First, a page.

Nyman: Three Ways of Describing Rain; Compiling the Colours

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3.0 out of 5 star rating 3.0

COMPOSERS: Nyman
LABELS: Warner
WORKS: Three Ways of Describing Rain; Compiling the Colours
PERFORMER: Michael Nyman Band, etc
CATALOGUE NO: 0927-49551-2
The unspoken word ‘project’ is stamped all over this effort. Nyman packed himself off to India to meet leading musicians and discuss collaborations. He eventually picked big international names whom he could have found without budging from London, and indeed did the subsequent work there and in Italy.

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Resulting tours have not entirely been a triumphal progress. Curiously the album ignores the chasm between the two pieces. Nyman’s processes are better matched to the sparky rhythmic gymnastics of South India, personified by the mandolin-player U Srinivas. In Compiling the Colours, a rambling accompaniment to Srinivas’s improvisations grows into an independent superimposed piece, then a jaunty theme forces Nyman to try thinking Indian. Finally in this high-energy half-hour, two separate rhythms play simultaneously at speed, an exhilarating and honest expression of difference.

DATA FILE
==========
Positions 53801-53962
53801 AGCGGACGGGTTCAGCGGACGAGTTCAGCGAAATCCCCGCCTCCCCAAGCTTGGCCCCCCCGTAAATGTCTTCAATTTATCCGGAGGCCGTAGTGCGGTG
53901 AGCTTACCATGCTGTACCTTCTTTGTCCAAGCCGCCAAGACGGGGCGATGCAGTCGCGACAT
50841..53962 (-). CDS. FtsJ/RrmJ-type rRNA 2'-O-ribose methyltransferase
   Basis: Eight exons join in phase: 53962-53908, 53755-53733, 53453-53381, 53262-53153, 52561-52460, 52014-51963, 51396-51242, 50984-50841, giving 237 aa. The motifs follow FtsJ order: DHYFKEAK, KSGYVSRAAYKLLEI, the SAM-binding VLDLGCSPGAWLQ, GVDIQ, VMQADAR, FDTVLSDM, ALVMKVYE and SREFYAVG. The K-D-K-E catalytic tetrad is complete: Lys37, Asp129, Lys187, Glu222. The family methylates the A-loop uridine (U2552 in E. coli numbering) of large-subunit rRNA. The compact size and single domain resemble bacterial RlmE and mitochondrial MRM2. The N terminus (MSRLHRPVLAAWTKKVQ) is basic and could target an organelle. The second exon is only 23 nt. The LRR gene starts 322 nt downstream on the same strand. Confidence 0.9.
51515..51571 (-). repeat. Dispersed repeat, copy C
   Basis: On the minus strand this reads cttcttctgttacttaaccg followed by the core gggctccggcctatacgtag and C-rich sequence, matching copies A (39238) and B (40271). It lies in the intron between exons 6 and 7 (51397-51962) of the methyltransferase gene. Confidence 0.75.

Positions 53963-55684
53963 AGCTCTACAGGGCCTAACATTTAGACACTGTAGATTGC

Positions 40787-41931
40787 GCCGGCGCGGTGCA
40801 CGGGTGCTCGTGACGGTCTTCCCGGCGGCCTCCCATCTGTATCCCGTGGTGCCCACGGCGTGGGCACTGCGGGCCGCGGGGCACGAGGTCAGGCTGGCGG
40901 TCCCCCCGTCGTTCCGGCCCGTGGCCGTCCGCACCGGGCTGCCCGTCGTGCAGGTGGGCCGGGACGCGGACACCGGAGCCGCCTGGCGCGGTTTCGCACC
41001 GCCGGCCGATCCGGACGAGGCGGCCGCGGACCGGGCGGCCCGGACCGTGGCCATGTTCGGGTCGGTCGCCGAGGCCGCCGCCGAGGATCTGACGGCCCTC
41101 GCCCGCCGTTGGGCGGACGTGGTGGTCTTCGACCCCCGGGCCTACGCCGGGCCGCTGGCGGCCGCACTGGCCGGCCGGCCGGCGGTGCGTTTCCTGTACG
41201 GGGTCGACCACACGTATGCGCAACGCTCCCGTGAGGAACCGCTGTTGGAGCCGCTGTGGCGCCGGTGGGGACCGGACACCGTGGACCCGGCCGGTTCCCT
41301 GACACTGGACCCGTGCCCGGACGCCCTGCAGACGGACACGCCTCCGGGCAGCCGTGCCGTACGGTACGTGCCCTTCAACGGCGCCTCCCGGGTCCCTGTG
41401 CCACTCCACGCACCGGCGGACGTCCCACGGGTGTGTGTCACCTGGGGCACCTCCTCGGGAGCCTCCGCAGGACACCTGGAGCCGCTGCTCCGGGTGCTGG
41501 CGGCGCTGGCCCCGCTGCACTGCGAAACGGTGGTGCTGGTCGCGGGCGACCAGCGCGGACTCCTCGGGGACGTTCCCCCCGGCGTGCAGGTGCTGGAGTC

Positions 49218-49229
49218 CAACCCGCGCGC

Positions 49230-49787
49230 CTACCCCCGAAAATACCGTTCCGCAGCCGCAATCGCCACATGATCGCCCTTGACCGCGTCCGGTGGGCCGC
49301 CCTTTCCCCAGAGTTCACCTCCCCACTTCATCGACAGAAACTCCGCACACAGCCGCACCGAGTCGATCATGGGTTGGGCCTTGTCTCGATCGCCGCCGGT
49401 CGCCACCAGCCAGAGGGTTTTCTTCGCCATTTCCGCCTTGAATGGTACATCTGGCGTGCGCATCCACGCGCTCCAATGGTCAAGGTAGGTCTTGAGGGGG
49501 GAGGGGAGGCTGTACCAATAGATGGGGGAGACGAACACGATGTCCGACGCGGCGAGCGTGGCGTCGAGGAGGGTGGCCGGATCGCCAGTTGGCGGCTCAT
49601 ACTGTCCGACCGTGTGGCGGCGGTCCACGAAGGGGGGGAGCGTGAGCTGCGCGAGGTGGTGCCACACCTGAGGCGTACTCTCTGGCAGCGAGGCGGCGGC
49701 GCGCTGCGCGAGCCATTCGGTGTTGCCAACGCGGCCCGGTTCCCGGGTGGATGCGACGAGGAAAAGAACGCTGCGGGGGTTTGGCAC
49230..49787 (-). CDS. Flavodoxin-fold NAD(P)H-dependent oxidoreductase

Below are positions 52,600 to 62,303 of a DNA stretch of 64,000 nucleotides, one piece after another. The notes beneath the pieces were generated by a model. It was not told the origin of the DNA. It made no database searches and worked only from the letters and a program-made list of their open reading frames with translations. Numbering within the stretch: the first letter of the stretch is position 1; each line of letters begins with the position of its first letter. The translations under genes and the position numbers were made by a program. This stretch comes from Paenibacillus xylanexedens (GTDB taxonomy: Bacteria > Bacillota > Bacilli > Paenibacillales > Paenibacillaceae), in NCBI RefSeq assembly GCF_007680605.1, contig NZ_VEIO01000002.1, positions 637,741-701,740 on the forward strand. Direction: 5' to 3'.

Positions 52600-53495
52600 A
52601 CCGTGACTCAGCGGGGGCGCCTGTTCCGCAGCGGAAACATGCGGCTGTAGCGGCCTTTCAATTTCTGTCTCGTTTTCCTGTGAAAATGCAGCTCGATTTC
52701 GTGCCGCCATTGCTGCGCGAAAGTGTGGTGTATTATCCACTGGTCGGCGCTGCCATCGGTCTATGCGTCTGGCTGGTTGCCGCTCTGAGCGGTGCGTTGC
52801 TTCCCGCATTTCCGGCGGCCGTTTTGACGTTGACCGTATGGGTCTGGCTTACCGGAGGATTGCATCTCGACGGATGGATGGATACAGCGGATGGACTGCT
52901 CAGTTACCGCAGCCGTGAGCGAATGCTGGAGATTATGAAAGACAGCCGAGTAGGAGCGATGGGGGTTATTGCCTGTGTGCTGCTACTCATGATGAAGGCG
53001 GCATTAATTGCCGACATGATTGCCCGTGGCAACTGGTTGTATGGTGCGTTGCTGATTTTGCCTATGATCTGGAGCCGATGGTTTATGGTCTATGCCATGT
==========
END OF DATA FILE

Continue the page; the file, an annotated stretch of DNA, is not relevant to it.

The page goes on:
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Against the totally different North Indian style of the Misras, Nyman devises a beautiful background of slowly shifting chords for Three Ways of Describing Rain. But soon it begins to sound like an insensitive harmonisation of music without harmonic content. The singers have their wings clipped and only the second of the three sections builds at length. Parts of the third resemble old-time Nyman Band music with voice-overs, until composed unisons put everyone – including an unexplained mandolin intervention – briefly on the same wavelength. Poor stuff, especially to an admirer of everybody involved. Robert Maycock